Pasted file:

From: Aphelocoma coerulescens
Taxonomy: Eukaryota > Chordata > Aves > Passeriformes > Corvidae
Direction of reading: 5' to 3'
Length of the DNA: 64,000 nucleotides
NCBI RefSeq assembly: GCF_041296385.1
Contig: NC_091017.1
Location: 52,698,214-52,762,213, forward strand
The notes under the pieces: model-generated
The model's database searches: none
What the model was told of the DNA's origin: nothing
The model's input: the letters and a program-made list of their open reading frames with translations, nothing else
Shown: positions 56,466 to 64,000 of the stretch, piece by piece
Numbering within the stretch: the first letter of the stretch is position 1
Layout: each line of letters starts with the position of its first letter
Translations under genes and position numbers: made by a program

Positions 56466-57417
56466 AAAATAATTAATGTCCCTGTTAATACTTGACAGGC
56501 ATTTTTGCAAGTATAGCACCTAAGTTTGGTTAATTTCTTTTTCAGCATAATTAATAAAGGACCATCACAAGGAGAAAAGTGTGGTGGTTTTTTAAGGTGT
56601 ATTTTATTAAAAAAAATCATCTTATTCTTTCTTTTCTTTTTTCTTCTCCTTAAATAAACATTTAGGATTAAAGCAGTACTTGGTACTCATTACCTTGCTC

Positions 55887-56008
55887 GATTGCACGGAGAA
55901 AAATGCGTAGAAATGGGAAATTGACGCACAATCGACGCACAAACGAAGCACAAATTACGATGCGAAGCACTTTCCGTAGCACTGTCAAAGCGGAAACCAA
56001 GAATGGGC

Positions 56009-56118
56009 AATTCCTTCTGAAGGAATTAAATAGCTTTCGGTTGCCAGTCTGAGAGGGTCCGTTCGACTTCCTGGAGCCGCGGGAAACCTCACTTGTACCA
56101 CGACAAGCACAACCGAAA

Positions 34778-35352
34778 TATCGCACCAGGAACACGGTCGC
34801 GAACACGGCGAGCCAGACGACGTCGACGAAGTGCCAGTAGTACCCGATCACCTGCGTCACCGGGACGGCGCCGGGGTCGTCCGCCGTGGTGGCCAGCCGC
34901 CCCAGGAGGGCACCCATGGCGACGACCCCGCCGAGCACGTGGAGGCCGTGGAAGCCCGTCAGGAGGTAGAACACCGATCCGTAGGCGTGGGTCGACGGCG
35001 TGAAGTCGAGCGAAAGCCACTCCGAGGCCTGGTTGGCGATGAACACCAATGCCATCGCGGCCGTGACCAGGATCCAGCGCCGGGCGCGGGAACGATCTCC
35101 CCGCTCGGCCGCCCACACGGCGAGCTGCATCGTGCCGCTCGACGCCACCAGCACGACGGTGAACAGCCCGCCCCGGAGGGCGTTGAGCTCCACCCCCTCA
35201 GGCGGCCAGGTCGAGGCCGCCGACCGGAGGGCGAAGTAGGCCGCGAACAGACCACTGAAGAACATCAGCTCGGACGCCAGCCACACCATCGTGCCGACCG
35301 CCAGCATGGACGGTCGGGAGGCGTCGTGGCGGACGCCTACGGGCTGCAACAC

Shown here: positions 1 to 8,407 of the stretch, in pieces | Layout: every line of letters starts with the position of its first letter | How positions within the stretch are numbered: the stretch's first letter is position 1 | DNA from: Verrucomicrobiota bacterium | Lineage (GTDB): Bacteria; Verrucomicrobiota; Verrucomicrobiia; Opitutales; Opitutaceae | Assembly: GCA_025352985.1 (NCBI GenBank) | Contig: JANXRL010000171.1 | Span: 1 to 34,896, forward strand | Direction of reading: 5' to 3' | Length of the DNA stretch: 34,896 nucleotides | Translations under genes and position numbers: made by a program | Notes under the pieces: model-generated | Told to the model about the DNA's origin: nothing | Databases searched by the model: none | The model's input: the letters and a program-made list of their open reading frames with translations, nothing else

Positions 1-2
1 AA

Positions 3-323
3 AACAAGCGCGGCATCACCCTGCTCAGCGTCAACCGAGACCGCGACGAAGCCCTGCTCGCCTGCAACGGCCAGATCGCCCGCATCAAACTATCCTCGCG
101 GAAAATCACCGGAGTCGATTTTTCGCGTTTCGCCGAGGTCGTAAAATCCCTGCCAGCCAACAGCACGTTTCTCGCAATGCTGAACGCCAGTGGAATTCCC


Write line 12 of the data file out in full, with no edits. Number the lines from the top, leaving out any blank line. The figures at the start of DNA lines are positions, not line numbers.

Shown: positions 56,466 to 64,000 of the stretch, piece by piece